Credit cards that use radio frequency identification, or RFID, technology were developed so cardholders could simply hold or wave their cards in front of a reader instead of swiping it at a machine. The card reader --- known as a PayPass reader --- scans the card and processes a transaction without a signature. Unfortunately, high-tech thieves have discovered ways of using this technology to steal consumer information and to commit identity theft, prompting many cardholders to question whether the safety of cards with an RFID tag.
- Skill level:
Other People Are Reading
Things you need
- Credit card
- Phone number for your credit card company
Look for a PayPass logo on your card. The logo generally shows a series of wavy lines indicating radio waves. Your card could simply state PayPass somewhere on the front or back.
Call your credit company. It's unlikely the materials provided with your credit card will state the card contains RFID in easy-to-understand terms, so call the customer service number on the back of the card and ask.
Verify whether or not the card has the technology by visiting a PayPass reader and testing it. Do an online search for local retailers that use PayPass, then visit and attempt to use your card on a small purchase. Ask the employees at the retailer for assistance if you do not know how to use your card with a PayPass reader.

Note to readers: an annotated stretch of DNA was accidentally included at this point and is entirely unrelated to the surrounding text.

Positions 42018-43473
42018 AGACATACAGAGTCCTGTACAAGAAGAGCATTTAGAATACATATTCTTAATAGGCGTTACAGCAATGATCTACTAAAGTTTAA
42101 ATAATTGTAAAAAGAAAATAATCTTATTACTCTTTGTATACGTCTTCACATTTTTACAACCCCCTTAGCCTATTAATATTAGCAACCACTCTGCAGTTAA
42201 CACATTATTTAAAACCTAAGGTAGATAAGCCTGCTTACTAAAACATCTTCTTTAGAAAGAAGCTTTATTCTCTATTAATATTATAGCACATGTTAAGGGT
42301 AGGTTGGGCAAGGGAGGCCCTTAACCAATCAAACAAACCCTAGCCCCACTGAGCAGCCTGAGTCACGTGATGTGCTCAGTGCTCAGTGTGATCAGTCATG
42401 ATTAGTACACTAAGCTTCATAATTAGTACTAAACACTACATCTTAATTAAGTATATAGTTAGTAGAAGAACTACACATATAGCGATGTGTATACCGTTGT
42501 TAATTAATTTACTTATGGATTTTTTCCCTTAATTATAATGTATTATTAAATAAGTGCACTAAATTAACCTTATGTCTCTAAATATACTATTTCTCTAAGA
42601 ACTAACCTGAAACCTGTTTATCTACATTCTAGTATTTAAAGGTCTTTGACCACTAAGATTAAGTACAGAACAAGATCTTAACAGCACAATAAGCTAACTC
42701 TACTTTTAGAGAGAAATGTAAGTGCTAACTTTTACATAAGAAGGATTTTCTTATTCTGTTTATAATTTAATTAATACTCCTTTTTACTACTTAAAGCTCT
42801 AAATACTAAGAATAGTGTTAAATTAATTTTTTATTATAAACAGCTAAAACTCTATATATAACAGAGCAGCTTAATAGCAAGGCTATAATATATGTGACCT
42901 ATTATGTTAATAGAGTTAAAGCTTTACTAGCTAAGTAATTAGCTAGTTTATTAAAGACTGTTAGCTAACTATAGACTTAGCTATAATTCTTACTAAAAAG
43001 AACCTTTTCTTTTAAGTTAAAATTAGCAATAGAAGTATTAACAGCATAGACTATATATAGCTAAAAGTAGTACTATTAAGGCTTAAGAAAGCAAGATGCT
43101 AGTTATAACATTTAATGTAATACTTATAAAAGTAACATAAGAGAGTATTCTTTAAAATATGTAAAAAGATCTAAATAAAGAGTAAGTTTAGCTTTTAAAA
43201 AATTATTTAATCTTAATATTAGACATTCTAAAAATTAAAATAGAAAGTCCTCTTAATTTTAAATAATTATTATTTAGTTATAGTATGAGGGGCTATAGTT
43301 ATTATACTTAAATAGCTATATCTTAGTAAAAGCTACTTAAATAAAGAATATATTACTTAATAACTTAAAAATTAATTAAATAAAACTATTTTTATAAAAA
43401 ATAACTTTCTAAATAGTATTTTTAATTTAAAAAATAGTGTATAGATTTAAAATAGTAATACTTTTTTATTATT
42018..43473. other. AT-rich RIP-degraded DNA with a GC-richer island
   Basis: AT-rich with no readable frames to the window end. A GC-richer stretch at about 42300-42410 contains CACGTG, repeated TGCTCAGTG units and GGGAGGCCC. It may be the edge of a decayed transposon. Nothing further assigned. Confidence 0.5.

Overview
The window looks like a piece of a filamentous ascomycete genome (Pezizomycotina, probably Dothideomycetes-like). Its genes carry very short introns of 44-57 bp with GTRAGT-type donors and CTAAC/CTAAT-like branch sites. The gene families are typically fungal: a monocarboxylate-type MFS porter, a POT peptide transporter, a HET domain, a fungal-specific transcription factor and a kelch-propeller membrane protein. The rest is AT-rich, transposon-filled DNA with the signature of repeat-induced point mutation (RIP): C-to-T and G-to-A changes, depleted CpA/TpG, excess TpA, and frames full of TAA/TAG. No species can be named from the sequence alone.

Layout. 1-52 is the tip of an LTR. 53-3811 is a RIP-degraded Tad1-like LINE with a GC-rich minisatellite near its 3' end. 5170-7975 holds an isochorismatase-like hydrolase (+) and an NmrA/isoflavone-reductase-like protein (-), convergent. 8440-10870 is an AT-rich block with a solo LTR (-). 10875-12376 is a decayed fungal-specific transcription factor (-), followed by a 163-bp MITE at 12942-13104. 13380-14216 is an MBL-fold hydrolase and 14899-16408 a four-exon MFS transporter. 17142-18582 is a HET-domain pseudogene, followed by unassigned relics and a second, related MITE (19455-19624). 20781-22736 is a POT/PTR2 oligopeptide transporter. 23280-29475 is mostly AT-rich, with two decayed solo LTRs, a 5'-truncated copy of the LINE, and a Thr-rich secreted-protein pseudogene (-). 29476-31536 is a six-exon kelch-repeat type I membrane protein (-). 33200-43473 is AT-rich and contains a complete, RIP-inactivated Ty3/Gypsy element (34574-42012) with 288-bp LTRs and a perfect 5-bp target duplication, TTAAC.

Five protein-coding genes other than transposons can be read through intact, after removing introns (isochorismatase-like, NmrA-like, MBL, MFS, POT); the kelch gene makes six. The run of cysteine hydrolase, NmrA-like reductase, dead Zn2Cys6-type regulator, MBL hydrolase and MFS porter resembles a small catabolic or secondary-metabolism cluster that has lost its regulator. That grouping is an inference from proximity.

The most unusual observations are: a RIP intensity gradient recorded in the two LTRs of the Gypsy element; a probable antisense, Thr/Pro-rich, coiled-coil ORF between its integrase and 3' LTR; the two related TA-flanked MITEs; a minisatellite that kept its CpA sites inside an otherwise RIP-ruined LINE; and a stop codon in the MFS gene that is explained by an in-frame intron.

Perform an online search by entering the name of your credit card and "RFID." Investigate the results to see if other cardholders or the company itself has publicised that the cards contain the technology.
Tips and warnings
- Even if your card does not contain a PayPass logo, it could still have an RFID. RFIDs are not always visible, and not every credit card company discloses that they are included with cards. If you are unsure and wish not to have the technology, cancel your card or request a new, non-RFID card.
- 20 of the funniest online reviews ever
- 14 Biggest lies people tell in online dating sites
- Hilarious things Google thinks you're trying to search for